Priestley prepares its students for their next steps in many different ways. As well excellent advice and guidance across all areas of the college, different tools are used to help ensure their next step is a smooth one. For example, your child will keep their own unifrog – a sort of online diary of their success and achievements at Priestley. This log helps them to submit the strongest applications to university. You can read more here > Unifrog
Student Finance is obviously a big factor to consider for parents when their child is preparing for university. We would advise spending some time on this website gathering the information you need to make an informed decision > Student Finance
This short video is also very helpful.
Applying to University
For more information about preparing for university click here
Apprenticeships / Careers
We have dedicated sections on our website explaining how Priestley will support students who choose to go into apprenticeships or employment after college. Priestley has the matrix accreditation, which assures you that we are offer impartial advice, the only purpose of which is to ensure our students choose the option that is best for them.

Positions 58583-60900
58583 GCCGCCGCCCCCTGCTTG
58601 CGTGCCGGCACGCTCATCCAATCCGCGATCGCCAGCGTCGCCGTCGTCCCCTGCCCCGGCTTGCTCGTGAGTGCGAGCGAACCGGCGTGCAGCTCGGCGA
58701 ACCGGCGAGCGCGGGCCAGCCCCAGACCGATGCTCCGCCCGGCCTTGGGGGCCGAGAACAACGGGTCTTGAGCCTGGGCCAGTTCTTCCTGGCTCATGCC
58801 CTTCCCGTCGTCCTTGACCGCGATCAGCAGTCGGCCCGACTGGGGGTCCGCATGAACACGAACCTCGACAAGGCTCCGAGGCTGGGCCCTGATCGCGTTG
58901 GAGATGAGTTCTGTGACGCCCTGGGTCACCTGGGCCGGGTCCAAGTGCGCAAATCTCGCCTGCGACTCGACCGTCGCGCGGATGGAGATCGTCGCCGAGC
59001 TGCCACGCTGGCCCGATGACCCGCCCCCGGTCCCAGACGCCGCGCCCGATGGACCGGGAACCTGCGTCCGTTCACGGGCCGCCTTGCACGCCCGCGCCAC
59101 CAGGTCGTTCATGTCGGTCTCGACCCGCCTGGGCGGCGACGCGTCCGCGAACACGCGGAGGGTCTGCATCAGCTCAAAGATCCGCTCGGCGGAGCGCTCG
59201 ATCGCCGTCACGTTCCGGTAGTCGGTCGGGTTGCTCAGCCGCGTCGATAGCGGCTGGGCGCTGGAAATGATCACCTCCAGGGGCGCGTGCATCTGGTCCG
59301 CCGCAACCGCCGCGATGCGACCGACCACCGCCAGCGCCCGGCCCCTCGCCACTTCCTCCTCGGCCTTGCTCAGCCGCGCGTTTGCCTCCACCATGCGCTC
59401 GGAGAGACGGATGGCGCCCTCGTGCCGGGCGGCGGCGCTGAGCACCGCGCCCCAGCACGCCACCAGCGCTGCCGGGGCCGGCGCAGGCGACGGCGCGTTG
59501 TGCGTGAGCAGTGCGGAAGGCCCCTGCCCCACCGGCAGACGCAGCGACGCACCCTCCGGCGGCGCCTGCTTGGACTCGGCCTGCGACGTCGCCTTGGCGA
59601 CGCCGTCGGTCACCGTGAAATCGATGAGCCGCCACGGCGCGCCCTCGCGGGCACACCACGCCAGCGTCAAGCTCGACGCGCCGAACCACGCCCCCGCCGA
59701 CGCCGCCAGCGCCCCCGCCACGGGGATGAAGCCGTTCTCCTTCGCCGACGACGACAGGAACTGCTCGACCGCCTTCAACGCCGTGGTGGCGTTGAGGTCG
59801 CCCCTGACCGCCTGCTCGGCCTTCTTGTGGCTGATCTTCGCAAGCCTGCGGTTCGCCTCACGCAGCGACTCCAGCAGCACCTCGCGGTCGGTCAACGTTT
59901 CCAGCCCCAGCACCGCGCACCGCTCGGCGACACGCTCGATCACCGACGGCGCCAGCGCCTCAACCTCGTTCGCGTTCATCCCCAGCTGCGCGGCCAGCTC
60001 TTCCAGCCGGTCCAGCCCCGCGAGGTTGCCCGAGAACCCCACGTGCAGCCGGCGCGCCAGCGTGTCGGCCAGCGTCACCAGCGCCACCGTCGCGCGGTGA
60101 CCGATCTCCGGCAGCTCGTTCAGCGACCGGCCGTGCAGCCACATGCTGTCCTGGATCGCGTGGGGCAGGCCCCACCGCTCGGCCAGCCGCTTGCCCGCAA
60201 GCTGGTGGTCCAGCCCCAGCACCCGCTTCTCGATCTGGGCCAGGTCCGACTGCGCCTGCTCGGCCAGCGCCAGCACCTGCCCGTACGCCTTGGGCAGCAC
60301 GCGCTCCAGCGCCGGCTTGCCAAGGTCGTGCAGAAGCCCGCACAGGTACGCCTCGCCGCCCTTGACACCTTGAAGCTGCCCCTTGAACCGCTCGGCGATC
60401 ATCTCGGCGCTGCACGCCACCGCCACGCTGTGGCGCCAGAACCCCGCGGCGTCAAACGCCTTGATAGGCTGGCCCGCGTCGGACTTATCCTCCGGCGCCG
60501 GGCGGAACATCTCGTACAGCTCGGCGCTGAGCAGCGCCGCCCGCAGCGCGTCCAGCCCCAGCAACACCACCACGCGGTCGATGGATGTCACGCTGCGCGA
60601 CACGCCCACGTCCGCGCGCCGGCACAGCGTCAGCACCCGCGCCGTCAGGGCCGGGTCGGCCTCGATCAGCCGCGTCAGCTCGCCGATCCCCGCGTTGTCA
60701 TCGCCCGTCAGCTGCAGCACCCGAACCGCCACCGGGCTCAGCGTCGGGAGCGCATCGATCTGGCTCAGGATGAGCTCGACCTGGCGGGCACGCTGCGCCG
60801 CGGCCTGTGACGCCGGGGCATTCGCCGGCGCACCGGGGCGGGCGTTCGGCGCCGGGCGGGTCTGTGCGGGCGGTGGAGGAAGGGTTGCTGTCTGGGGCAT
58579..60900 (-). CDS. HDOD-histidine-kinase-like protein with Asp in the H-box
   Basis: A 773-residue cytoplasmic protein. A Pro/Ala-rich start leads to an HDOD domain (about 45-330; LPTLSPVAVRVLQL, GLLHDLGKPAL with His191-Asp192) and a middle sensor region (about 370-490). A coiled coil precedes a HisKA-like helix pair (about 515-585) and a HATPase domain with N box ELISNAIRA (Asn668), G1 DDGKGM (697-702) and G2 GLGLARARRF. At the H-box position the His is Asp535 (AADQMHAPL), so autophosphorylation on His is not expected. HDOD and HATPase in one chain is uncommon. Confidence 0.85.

In the meantime, the notgoingtouni website has links to live apprenticeship opportunities and other information so is a useful place to look when your child is planning their future.
At Priestley College we expect 100 per cent attendance at all timetabled sessions.
All the evidence suggests that those students who sustain a high level of attendance will be more successful with both coursework and exams. To help us monitor attendance an electronic register is taken at every timetabled session and we regularly produce attendance reports.
If students know they are going to be absent from college it is their responsibility to let the college know before 8.30am on the day of absence. They can do this by:
- Informing Personal Tutors/Subject Tutors/Student Services in advance
- Telephoning the absence hotline on 01925 633591
- Emailing email@example.com
If a student reports their own absence without any supporting medical evidence, this will be recorded as unauthorised.
If a parent/carer reports a student absence, this will be recorded as an authorised absence.